Over the last 5 years, there have been some big milestones for the campaign to reform the money system. Within the UK, Positive Money has sparked a debate amongst policymakers, key academic thinkers, politicians, and the Bank of England. But, that is just the beginning. The International Movement for Money Reform is taking off across the world:
It is surprising that there is any debate about how banks work: surely it is crucial to an understanding of the drivers of both the financial system and the economy, reads The Financial Times, 8th June 2015.
The richest 1,000 people have more wealth (£547 billion) than the poorest 40% of households (£452 billion). Last year they saw their wealth increase by a staggering £28.151 billion, the equivalent of £77 million a day, or £893 a second, according to the annual Wealth Tracker report by The Equality Trust.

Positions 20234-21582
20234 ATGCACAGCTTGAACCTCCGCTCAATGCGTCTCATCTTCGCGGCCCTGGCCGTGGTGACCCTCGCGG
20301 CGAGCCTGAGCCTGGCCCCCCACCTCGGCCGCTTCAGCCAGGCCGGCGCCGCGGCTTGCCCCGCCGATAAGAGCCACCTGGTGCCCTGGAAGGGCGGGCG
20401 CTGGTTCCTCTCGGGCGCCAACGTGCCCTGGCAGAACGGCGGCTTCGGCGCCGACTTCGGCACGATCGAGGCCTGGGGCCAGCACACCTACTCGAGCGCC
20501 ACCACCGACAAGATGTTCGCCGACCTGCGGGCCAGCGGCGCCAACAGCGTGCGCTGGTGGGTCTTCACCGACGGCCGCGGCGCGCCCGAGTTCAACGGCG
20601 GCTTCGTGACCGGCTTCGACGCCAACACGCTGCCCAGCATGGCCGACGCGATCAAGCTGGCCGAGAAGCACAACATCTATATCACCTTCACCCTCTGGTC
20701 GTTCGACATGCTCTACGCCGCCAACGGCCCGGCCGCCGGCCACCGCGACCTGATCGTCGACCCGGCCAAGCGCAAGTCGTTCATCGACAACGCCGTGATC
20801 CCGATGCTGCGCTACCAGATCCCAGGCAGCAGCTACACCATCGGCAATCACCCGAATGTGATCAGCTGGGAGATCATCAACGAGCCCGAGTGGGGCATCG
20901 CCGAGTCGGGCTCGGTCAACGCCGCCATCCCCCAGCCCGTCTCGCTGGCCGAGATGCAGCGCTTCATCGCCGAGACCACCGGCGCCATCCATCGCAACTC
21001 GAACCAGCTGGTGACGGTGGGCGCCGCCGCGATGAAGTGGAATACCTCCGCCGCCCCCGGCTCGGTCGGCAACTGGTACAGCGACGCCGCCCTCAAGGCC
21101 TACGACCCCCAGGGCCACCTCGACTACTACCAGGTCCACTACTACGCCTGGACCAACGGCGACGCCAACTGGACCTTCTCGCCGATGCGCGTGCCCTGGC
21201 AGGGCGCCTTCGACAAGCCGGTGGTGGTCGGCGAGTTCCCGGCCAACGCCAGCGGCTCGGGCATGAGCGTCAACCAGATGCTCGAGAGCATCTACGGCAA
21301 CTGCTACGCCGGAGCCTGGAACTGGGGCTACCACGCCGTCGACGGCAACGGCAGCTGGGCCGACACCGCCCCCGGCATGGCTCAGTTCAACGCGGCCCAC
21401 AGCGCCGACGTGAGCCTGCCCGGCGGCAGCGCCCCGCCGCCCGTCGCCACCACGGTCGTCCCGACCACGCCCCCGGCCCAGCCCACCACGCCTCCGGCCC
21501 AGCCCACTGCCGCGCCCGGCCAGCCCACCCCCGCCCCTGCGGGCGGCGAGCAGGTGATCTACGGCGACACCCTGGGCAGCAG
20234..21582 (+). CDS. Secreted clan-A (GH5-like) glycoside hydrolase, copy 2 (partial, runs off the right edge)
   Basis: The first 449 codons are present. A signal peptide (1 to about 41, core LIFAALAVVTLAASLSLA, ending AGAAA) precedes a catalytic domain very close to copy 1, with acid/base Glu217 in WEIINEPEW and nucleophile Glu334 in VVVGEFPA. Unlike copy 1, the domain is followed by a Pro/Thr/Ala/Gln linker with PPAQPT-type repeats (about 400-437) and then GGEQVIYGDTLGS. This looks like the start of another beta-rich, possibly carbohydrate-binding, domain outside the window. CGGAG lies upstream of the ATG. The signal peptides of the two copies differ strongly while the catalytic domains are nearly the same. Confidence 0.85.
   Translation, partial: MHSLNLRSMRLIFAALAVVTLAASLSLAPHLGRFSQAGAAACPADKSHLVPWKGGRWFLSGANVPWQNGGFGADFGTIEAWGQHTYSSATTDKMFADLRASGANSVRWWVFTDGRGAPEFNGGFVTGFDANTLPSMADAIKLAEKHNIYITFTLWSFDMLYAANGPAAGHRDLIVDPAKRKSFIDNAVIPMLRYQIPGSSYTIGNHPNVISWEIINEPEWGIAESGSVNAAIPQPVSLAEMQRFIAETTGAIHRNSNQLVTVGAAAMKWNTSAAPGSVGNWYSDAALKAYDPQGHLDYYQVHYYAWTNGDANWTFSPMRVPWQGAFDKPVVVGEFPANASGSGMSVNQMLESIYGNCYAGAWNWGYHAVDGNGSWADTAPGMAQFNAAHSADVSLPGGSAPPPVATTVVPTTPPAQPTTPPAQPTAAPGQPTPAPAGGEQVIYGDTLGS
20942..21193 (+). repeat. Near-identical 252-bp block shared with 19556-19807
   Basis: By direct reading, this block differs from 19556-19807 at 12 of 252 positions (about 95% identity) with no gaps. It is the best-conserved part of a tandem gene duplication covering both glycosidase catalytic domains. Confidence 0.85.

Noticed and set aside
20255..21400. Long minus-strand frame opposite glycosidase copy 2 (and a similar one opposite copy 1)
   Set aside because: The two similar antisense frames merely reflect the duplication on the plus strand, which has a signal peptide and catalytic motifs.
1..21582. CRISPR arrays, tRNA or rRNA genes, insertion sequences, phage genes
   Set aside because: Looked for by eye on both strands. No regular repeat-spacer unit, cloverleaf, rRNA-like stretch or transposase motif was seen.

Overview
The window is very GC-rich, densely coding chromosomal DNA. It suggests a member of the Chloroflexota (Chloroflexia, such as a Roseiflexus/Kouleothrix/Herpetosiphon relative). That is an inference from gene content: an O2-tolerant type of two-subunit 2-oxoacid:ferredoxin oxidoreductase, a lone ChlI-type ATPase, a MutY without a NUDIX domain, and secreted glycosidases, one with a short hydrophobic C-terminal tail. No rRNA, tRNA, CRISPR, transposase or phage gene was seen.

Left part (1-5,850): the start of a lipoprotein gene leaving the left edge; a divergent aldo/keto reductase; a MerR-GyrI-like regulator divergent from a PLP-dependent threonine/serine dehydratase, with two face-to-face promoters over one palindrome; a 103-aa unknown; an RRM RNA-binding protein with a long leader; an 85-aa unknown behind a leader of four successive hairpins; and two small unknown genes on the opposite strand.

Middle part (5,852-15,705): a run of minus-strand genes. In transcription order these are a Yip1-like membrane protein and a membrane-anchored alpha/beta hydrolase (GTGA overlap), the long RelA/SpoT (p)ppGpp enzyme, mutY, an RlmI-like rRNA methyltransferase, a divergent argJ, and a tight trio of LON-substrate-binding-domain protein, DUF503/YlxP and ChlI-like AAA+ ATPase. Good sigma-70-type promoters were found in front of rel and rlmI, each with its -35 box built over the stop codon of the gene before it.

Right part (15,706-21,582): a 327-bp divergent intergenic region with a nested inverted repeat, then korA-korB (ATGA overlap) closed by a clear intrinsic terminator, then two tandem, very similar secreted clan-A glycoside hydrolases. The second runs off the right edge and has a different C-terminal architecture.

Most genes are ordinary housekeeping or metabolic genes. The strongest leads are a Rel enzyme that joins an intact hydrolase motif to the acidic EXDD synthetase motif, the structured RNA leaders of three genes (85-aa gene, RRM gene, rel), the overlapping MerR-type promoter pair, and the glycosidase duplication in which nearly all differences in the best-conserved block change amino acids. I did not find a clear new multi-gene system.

Why the failure of Kaupthing Edge teaches us nothing about full reserve banking (A response to Dow, Johnsen and Montagnoli)
In their paper "A critique of full reserve banking", Professor Sheila Dow, Alberto Montagnoli and Gudron Johnsen argue that the failure of one of the Icelandic bank's subsidiaries is evidence that full-reserve banking would not make the financial system safer. Here we explain why the case study is not applicable, and teaches us nothing about the impact of full reserve banking.